Read my story at ELLE Magazine.
Walk into any motorsport event, and you’ll be hit with the overpowering smell of gas and hot rubber, and the near-deafening sound of revving engines. Look closer—in the pits, behind the wheel, in the team trailers—and you’ll be struck by something else. From the drivers to the engineers to the crews keeping cars in tip-top shape, there are surprisingly few women working the hot side of the track.
The glaring gender gap stands out even more as we enter into a new era of sports where equal access and level playing fields can be just as important as wins. One team in particular is leading the charge to change the historically male-dominated sport of racing—and they’re doing it in bright pink.
The Iron Dames are the first all-female team in endurance racing history. Since 2018, they have been competing around the world wearing bubblegum-colored suits and driving a matching Lamborghini Huracán GT3 EVO 2. The car is so finely tuned for performance that it should only ever be taken out on a racetrack. The Dames are made up of four drivers—all under age 37. Individually, Rahel Frey, Michelle Gatting, Sarah Bovy, and Doriane Pin have a record number of wins in some of the most physically and mentally demanding automotive races in the world. Together, they are unstoppable.
“There we are in the brightest pink car you can imagine,” Gatting tells ELLE.com. “We’re underlining that we are girls, but at the end of the day, we can do exactly the same thing behind the steering wheel as men.”
The Dames are garnering as much attention for their Barbiecore livery as they are for their mission to inspire more women to get into racing. Between management, engineering, mechanics, communications, and marketing, the group’s founder Deborah Mayer has overseen their growth into a 24-woman team that, to date, has 51 podium finishes. “We are really proud that the project is where it is and plan to drive it in the long run,” Mayer says.
“This project is bigger than just us,” echoes Bovy.
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The Dames are making waves in the male-dominated world of race car driving, but there’s a long road ahead. After all, it’s still exceedingly rare to see a woman behind the wheel. Out of roughly 3,000 drivers throughout its existence, NASCAR has only had around 20 women. Danica Patrick’s historic IndyCar win, one of the sport’s most defining moments, was nearly 15 years ago. More and more women are racing in series like the WRC World Rally, an off-road rally, or the NHRA Drag Race, which tests acceleration and speed over short distances. But even here, they are greatly outnumbered.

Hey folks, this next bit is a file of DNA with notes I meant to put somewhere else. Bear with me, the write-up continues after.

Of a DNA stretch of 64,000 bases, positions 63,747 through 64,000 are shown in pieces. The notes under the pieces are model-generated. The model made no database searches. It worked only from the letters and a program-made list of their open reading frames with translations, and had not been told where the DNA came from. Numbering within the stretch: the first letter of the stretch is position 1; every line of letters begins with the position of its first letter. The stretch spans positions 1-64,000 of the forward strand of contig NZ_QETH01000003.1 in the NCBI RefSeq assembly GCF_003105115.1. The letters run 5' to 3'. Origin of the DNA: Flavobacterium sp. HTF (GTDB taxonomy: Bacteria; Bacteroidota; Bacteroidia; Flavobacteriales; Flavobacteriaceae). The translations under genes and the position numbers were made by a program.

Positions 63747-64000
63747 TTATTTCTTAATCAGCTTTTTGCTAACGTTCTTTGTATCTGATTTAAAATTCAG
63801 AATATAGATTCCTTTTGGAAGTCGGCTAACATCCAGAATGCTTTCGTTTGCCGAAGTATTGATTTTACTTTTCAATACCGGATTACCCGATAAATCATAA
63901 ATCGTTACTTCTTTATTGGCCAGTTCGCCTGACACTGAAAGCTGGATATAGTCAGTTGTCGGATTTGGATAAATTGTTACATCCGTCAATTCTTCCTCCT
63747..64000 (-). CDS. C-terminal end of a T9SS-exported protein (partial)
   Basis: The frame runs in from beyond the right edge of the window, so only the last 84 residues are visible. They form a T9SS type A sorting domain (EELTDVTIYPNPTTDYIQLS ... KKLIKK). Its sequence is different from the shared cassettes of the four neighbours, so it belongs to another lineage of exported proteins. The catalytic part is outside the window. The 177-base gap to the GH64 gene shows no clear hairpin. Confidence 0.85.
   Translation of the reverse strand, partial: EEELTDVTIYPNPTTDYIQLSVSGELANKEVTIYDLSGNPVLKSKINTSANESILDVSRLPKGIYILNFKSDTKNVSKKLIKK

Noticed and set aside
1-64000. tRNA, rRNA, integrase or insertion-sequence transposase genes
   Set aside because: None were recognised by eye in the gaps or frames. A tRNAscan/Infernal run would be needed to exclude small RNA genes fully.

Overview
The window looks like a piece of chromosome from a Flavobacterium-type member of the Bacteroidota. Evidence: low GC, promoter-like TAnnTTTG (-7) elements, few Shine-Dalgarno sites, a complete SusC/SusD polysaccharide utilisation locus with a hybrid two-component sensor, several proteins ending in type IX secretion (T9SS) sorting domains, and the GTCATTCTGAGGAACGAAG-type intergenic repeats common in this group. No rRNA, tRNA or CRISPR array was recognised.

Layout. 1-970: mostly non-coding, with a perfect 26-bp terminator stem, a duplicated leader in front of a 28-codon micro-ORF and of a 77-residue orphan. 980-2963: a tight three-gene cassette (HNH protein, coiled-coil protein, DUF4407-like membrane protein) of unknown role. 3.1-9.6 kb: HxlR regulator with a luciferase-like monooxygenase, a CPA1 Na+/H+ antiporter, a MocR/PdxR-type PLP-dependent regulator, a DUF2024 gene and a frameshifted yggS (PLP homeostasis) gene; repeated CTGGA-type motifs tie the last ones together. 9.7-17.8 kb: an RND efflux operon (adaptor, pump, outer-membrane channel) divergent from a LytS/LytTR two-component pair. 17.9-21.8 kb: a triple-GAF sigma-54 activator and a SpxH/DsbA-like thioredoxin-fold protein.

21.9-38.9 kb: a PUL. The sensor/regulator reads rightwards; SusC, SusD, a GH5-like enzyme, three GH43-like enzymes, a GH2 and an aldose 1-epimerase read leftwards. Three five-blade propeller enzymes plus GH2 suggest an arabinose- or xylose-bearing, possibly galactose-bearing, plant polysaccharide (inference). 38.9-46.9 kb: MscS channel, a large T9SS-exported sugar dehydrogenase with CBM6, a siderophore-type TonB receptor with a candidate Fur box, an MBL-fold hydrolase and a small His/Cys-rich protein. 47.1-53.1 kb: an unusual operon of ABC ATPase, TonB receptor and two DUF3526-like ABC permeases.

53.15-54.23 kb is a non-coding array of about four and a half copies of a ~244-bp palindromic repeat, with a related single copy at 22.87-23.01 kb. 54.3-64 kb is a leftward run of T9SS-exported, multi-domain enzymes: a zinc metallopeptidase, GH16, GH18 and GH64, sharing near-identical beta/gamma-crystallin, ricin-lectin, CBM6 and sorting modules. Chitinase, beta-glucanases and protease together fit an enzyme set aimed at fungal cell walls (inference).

Belgian Iron Dame Sarah Bovy became the first woman on a World Series by Renault podium at age 26 in 2015.COURTESY JAMEY PRICE
Iron Dames team member Doriane Pin is a French driver who is the reigning Ferrari Challenge Europe champion.COURTESY JAMEY PRICE
Major racing organizations do offer funding and support for female drivers, engineers, and pit crews—including programs specifically designed to get more women into racing. Trailblazing drivers like Lyn St. James and Cindi Lux have pointed out that relegating women to all-female series can, in the long run, do more harm than good. As St. James told Road & Track, “I’d rather see it be half men and half women, so you diffuse the fact that it’s segregating women. It is a male-dominated sport; it is a sport where women need to learn to compete equally with men.”
Taken with long-held sexist beliefs that women racing drivers aren’t physically able to keep up with their male counterparts, these tactics can undermine the truth that women can, and do, drive just as fast as men.
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Motorsports have a checkered past of tokenizing women and casting them as sex symbols, like the grid girls, who paraded ahead of cars at races up until 2018. Fédération Internationale de l’Automobile or FIA, the sport’s international governing body, has struggled to upend these stereotypes and support women in a comprehensive way. There are myriad reasons why it’s been inordinately difficult to get women drivers on the grid. It could be due to a lack of funding for female drivers, while others point to sexism that runs deep amongst the exceedingly wealthy team owners who finance racing.